′ should result in $'$, not in $\prime$.
What do you mean? 'prime' is an overloaded character. Do you have a testcase/screenshot of what you see?
I got the following explanation from the reporter: > The MathML equivalent of LaTeX's $f'$ should be > <math><mi>f</mi><mo>′</mo></math>, but > at the moment it's > <math><msup><mi>f</mi><mo>′</mo></msup></math> It makes the bug report clear now. However, it isn't what the spec says. In fact, the issue came up in the n.p.m.mathml newsgroup and the WG confirmed that what Mozilla does is OK, though it was suggested that the other behavior could be an enhancement. So this bug is a RFE. Thread: http://groups.google.com/groups?hl=en&th=c907286f698426d8&rnum=1 Post from Robert Miner on the question: > The question of marking up primes has come up several times with the > Math WG, and everytime we have decided that in MathML, a prime should > be attached as a superscript, eg > > <msup> <mi>f</mi> <mo>′</mo> </msup> > > The strongest argument is that this makes explicit to what the prime > applies. Updating the title to reflect the reality: OLD title was: "MahML entity ′ is wrongly interpreted" NEW title is: "[RFE] render MathML ′ as a mathematical prime in contexts other than <msup>" This could become a nonissue if generators become good enough.
Comment 3•15 years ago


What about when the prime is not an operator? e.g. is <msup> <mi>k</mi> <mo>′</mo> </msup> ...preferred over <mi>k′</mi> ...when trying to tell the difference between the variable /k/ and the related but distinct variable /k'/ ?
That's is all quirky... "<mi>k′</mi>" is always understooned means the identifier k' (i.e., concat of a glyph for k and a glyph for '  nothing special expected). It is a very bad (MathML) markup for that purpose. Anyway, I have little interest in seeing this bug fixed (I am tempted to mark WONTFIX :) As roc jotted in the other bug 121748, any quirk that is implemented is likely to last forever, whereas generators can improve  in which case, this bug will become a nonissue.
s/That's is all quirky... "<mi>k′</mi>" is always understooned means/ /That's all quirky... "<mi>k′</mi>" is always understood to mean/
Comment 6•15 years ago


Cool, so what should I use instead? <msup> <mi>k</mi> <mo>′</mo> </msup> ...? <msup> <mi>k</mi> <mi>′</mi> </msup> ...? I'm kinda confused as to which is appropriate... In this context, the ′ is not an operator (which would imply differentiation), is it an identifier?
> <msup> <mi>k</mi> <mo>′</mo> </msup> yes this is the recommended markup. (if you were to 'hint' at differentiation, you could do: <msup> <mo>k</mo> <mo>′</mo> </msup>) > <msup> <mi>k</mi> <mi>′</mi> </msup> In general, there isn't much that is done for '<mi>' (except the specialcasing of nonstylable characters such as set R, or the italicized rendering in the case where the textual content consists of a single character). It is <mo> that is heavily overloaded (it is lookedup in the Operator Dictionary, and not only its content is significant, its position plays a role too  whether it is prefix, infix, or suffix). So as a rule of thumb, '<mi>' is for things that are meant to be (italicized) identifiers while '<mo>' is for other things.
Comment 8•15 years ago


Alrighty. Thanks for the help!
Updated•13 years ago

(Reporter)  
Comment 9•13 years ago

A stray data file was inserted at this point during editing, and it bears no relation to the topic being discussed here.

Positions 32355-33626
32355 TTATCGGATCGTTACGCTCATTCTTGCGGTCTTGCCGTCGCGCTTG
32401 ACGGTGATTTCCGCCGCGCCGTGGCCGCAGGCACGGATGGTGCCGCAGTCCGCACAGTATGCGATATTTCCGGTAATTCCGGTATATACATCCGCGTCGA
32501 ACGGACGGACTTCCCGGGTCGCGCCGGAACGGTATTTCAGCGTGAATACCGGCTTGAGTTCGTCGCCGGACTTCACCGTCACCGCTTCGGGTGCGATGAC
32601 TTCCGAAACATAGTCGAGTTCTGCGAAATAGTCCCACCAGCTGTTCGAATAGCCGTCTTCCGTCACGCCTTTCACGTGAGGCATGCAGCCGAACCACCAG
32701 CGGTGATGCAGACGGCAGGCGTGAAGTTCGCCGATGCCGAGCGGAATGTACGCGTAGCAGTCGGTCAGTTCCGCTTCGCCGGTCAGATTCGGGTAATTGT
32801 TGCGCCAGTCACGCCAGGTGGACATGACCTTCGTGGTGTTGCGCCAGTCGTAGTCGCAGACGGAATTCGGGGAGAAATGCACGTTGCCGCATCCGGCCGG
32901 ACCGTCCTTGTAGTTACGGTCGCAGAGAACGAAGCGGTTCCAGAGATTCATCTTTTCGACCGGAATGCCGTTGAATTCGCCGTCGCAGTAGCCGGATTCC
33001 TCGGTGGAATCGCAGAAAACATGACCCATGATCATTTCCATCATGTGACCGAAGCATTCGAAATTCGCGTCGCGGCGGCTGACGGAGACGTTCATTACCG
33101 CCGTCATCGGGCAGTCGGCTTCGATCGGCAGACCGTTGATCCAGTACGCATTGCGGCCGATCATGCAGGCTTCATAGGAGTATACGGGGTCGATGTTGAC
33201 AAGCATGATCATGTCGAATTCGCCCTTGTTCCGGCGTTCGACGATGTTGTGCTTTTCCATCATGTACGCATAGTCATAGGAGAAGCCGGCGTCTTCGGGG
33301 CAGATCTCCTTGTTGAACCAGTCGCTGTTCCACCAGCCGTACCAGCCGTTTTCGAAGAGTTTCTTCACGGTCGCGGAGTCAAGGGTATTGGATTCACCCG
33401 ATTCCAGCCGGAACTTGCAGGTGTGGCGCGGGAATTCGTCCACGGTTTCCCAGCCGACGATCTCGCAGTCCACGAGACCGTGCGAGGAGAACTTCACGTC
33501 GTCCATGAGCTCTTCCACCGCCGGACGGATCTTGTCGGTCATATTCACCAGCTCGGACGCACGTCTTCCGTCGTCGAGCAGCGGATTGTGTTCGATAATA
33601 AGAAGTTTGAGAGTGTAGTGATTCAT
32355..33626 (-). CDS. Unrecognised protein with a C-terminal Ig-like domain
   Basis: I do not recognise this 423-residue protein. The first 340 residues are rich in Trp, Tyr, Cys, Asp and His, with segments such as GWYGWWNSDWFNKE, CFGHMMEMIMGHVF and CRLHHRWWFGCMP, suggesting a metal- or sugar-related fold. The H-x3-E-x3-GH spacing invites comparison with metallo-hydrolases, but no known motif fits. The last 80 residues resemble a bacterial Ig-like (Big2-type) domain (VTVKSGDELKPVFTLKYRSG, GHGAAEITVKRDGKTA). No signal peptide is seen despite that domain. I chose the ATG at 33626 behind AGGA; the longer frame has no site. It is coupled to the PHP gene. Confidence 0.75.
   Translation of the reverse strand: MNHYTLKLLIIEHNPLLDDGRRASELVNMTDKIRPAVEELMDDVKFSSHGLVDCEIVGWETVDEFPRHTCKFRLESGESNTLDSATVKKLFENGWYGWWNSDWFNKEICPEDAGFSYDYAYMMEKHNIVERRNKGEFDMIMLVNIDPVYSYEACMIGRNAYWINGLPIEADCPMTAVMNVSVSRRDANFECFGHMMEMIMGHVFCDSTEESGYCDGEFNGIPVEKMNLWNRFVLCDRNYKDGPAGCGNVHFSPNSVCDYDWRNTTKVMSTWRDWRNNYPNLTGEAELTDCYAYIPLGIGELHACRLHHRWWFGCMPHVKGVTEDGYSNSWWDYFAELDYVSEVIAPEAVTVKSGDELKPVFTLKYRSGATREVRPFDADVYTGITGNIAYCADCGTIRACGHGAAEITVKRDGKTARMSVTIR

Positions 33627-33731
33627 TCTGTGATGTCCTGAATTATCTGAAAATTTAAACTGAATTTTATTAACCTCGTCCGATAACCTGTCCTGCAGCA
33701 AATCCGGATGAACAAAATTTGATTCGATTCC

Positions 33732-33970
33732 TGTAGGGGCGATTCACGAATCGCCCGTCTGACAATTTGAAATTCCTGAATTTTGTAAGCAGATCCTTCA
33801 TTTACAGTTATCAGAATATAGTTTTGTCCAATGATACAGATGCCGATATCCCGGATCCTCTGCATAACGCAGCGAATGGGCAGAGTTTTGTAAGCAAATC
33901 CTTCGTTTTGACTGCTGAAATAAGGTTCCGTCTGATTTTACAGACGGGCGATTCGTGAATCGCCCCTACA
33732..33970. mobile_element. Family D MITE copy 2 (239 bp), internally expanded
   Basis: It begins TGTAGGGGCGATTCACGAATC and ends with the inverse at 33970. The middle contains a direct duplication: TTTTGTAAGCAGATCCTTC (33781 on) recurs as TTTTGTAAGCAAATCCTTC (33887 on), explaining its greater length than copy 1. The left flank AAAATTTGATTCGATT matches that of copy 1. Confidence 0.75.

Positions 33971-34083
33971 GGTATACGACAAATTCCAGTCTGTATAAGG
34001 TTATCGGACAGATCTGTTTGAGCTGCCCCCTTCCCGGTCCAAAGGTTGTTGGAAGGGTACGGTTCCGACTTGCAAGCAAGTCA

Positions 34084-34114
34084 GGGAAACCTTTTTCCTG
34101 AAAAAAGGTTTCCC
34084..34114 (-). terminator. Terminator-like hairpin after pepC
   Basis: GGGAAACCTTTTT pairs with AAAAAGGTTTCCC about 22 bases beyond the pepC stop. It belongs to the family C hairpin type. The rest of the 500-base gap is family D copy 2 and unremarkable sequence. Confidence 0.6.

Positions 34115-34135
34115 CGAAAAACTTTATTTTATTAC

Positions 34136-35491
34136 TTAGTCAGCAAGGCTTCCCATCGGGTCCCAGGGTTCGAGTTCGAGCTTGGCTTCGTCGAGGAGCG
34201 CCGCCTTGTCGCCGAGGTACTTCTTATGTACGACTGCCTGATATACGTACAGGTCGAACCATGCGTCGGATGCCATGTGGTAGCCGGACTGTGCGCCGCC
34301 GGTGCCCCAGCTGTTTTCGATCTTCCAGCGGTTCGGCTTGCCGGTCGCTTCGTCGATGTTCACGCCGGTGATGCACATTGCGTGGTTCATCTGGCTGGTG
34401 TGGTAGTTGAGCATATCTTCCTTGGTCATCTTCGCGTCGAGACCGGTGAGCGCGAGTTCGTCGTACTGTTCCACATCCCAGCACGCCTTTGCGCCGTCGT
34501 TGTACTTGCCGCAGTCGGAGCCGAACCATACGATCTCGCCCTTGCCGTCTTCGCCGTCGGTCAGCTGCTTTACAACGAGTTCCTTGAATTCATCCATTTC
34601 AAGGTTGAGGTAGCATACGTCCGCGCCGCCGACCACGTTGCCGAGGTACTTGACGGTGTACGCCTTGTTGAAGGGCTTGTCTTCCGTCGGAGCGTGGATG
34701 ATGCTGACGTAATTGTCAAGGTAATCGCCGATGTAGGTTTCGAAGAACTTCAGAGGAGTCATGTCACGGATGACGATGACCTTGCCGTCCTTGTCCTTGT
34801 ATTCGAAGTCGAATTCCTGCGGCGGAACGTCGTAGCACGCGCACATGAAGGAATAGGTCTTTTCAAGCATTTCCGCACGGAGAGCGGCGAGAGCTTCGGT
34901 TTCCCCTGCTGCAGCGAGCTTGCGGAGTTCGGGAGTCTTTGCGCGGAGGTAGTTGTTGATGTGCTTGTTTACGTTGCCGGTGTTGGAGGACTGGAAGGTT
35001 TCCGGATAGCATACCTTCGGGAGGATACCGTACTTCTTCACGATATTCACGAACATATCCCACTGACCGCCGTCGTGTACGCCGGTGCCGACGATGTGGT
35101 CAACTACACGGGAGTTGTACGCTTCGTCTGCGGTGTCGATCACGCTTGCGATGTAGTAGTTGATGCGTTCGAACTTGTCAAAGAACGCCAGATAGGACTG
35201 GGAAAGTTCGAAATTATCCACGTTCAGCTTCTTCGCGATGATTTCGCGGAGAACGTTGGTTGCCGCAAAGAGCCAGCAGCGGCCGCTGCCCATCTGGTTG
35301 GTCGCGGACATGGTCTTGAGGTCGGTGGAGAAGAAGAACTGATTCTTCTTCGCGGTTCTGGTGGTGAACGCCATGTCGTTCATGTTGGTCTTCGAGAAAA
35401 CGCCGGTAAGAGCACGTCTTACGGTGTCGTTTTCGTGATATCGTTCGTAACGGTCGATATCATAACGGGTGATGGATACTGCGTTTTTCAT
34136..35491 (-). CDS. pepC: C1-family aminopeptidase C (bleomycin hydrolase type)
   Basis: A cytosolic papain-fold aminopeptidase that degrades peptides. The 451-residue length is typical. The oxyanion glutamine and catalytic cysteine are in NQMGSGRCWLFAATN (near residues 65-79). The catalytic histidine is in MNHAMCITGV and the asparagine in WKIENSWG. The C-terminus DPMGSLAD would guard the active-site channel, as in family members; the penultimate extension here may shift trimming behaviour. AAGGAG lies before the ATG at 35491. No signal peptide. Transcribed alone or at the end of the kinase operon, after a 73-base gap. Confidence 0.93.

My Firefox 1.0 now shows it as I wanted it to be. Is this a "meta" bug or has the policy changed?
Comment 10•11 years ago


I doubt if it's still working as Torsten wanted in Firefox 1.5.0.9. There is inconsistency, both in Linux and WinXP, in the presentation handling of ′ and ″ (double prime). The latter works sanely as a postfix operator, while the former does not. With ′, however, there is an acceptable CSS workaround using {verticalalign: super; fontsize: 0.6em} for the <mo> container that mostly  but not always works. See the XHTML page http://www.albany.edu/~hammond/gellmu/primeaccents.xhtml and the pictures http://www.albany.edu/~hammond/gellmu/primeaccentsLinux.png and http://www.albany.edu/~hammond/gellmu/primeaccentsWinXP.png. I say the CSS snippet is an acceptable workaround because for most purposes &prime is used by mathematical authors as a superscripted postfix math accent (see Lamport's sample2e.tex). For GELLMU I am reluctant to step on an author's usage by superscripting it in the XML behind his back; touching it with CSS is much less of an infringement. On the other side, if I tell the author he must superscript it, he will walk away. I think the MathML spec at section 3.2.3.1 needs revision. For Mozilla meanwhile please make ′ behave like ″. Also I'm not happy with the response above to Ian Hixie; I think, in fact, <mi>k′</mi> is a sensible math token. Otherwise one is messing with cdata rather arbitrarily. (The spec provides for this inside <mo> but mostly not inside <mi>.) For case distinctions attribute settings on the <mo> container should be the best way to go  with postfix superscripting the default  when the content is one of prime, Prime, tprime, qprime. Thanks.
Comment 11•11 years ago


In case the thrust of my comment a week ago is insufficiently clear, I have written a slightly more elaborate version of the first http reference in that comment. It may be found at: http://www.albany.edu/~hammond/gellmu/primeaccents2.xhtml
Updated•8 years ago

Updated•7 years ago

Comment 12•4 years ago


The MathJax fonts render the prime at the right size, so that may explain why some people see this bug "fixed". For the STIX fonts, fontfeaturesettings can be used to select an alternative glyph. Compare <math style="fontfamily: STIX;"> <msup><mi>x</mi><mo>′</mo></msup> <msup><mi>x</mi><mo style="mozfontfeaturesettings: 'ss03'">′</mo></msup> </math> (however, this will be font specific)
Updated•4 years ago

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